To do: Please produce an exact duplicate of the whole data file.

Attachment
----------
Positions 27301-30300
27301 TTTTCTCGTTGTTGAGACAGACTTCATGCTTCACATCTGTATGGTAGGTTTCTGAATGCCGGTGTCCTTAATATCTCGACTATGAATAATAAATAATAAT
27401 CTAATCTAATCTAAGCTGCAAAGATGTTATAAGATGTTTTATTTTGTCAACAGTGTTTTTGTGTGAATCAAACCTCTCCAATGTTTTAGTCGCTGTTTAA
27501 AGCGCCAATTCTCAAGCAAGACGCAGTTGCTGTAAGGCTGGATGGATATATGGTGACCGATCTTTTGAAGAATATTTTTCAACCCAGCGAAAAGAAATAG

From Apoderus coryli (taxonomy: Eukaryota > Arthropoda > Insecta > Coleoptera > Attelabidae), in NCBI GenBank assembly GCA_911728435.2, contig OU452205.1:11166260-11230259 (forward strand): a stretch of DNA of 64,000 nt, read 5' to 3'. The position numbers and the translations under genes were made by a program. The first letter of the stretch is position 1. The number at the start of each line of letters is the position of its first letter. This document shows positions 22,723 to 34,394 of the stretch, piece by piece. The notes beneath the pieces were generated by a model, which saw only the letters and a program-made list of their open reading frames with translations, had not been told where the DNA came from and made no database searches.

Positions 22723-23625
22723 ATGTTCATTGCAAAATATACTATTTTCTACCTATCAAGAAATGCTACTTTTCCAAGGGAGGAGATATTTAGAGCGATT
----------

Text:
Positions 27301-30300
27301 TTTTCTCGTTGTTGAGACAGACTTCATGCTTCACATCTGTATGGTAGGTTTCTGAATGCCGGTGTCCTTAATATCTCGACTATGAATAATAAATAATAAT
27401 CTAATCTAATCTAAGCTGCAAAGATGTTATAAGATGTTTTATTTTGTCAACAGTGTTTTTGTGTGAATCAAACCTCTCCAATGTTTTAGTCGCTGTTTAA
27501 AGCGCCAATTCTCAAGCAAGACGCAGTTGCTGTAAGGCTGGATGGATATATGGTGACCGATCTTTTGAAGAATATTTTTCAACCCAGCGAAAAGAAATAG

From Apoderus coryli (taxonomy: Eukaryota > Arthropoda > Insecta > Coleoptera > Attelabidae), in NCBI GenBank assembly GCA_911728435.2, contig OU452205.1:11166260-11230259 (forward strand): a stretch of DNA of 64,000 nt, read 5' to 3'. The position numbers and the translations under genes were made by a program. The first letter of the stretch is position 1. The number at the start of each line of letters is the position of its first letter. This document shows positions 22,723 to 34,394 of the stretch, piece by piece. The notes beneath the pieces were generated by a model, which saw only the letters and a program-made list of their open reading frames with translations, had not been told where the DNA came from and made no database searches.

Positions 22723-23625
22723 ATGTTCATTGCAAAATATACTATTTTCTACCTATCAAGAAATGCTACTTTTCCAAGGGAGGAGATATTTAGAGCGATT